A funny and touching indie comedy and character study, "Junebug" opens with couple Madeleine (Embeth Davidtz) and George (Alessandro Nivola) deciding to head from their upscale Chicago surroundings to North Carolina. She's heading there to meet up with an artist, David Wark (Frank Hoyt Taylor), who she could highlight in her gallery. He's heading there because the new couple have been together for a few months and she's yet to meet his family.
When she finally arrives, it's not exactly what she bargained for. Her mother (Celia Weston) is hostile to her new big-city visitor for the most part, and can't be bothered with her the rest of the time. Johnny (Benjamin McKenzie), her brother, is irritable and dismayed at the disruption. Her father, Eugene (Scott Wilson), appears to have had enough of the tension in the household and tries to stay to himself. The only one that greets Madeleine with any sort of pleasantry is Ashley (Amy Adams), Johnny's hyper, good-natured, pregnant wife, who hangs on Madeleine's every word.
Rather than try to create the expected jokes out of the culture clash, "Junebug" doesn't judge, and successfully entertains by providing a fly-on-the-wall, low-key look on how these characters - both couples and family members - interact differently with one another, and the unspoken issues that linger beneath the surface. Sometimes, comedy - whether it be a chuckle at something familiar (the sight of an air mattress blowing up gets a laugh) or a laugh at a sweetly awkward moment - comes out of it. The drama that's weaved into the second half often operates in the same quiet fashion, growing out of pauses of silence and other subtle moments.
The script is superb, but the performances compliment it so perfectly. Adams has gotten the most praise, and her work here is certainly impressive. Full of genuine hope and light, her Ashley is a wonderful portrayal of a young woman yearning to find out more about what the outside world has to offer her. She gets into the character so fully and, impressively for a character like this, she keeps the character grounded and believable. She's surrounded by a legion of excellent supporting efforts, especially Weston and Nivola.
Overall, the leisurely paced "Junebug" was a pleasant surprise: a movie that offers superior performances, but those performances are working in a movie made up of minor observances and small moments while we watch these characters come together and come to some realizations and maybe letting some issues linger on.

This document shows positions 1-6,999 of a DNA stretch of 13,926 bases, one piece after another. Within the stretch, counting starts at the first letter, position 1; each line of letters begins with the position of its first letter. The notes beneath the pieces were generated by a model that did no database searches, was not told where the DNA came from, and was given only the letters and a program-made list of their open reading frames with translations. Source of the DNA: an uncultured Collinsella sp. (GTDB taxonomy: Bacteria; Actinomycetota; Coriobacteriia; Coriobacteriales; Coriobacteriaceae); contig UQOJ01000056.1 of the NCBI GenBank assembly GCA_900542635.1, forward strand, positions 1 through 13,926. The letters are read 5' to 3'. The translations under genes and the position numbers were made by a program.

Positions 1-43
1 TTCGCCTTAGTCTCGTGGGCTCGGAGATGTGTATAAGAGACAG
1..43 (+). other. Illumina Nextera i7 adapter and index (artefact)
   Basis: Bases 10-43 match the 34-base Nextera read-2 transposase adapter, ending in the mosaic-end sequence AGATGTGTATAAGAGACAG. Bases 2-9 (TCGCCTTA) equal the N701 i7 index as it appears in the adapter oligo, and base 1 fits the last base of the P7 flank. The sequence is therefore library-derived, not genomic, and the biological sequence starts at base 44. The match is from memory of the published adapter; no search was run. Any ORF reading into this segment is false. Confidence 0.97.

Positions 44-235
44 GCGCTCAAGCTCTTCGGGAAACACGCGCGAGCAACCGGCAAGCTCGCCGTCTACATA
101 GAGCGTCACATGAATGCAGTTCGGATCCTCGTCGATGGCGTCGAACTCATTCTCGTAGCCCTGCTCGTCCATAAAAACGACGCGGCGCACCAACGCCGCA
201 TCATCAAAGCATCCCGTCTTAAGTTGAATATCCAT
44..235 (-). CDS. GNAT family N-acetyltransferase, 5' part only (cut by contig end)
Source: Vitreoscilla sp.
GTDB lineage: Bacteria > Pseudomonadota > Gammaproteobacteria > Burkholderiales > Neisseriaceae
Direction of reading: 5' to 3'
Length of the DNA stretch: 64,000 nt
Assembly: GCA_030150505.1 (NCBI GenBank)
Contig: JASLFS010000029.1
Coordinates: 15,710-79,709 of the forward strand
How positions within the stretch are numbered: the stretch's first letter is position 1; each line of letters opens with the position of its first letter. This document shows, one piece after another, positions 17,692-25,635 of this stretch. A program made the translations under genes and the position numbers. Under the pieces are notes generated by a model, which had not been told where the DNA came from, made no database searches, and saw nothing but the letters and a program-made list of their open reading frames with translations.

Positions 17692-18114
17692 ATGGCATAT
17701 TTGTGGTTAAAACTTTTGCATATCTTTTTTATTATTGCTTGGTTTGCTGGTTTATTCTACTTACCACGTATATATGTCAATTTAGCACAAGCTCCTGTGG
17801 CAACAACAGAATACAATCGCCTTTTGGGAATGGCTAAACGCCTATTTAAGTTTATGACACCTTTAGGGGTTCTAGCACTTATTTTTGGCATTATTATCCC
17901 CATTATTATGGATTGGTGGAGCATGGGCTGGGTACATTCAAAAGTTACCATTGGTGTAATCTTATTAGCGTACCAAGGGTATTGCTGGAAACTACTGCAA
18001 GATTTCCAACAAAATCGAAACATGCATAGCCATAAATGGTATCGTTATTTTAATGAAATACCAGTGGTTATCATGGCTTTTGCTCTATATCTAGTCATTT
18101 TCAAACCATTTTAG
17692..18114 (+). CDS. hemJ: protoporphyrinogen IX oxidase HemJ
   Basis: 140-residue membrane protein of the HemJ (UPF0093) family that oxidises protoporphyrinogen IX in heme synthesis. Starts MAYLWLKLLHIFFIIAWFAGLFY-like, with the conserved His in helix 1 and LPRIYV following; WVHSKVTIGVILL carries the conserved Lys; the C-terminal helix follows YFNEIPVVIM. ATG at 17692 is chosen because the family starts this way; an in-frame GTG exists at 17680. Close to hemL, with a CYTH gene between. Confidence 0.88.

VIDEO: "Junebug" is presented by Sony Pictures Home Entertainment in 1.85:1 anamorphic widescreen. The presentation quality is quite pleasing, as despite a slight softness present at times, the picture mostly appeared detailed and crisp. Aside from the slightly inconsistent defintion, other issues weren't noticed: no artifacts were spotted, nor were any instances of edge enhancement or print flaws. Some minor grain was seen at times, but I'm guessing it's an intentional element of the photography. Colors looked natural and nicely saturated, with no smearing or other issues. Overall, this remained an above-average presentation.
SOUND: "Junebug" is presented with a Dolby Digital 5.0 soundtrack. The film's audio hardly puts the surrounds to use, nor does it need to. The rear speakers come into play for a couple of minor instances of ambience and score reinforcement, but the audio is otherwise forward-oriented. Dialogue remained crisp and clear, with no distortion or other issues.
EXTRAS: Actresses Embeth Daviditz and Amy Adams provide a rather low-key commentary that is informative and occasionally fun, as the two chat about their experiences getting into the characters, the script, behind-the-scenes stories and more. Additionally, we get 10 deleted scenes, 5 short "making of" featurettes and previews for other titles from the studio.
Final Thoughts: "Junebug" moves at its own unhurried pace, providing a fascinating look at the comedy and emotion that comes out of small moments between well-developed characters. The DVD edition provides good audio/video quality, as well as a fine group of extras. Recommended.
The Film B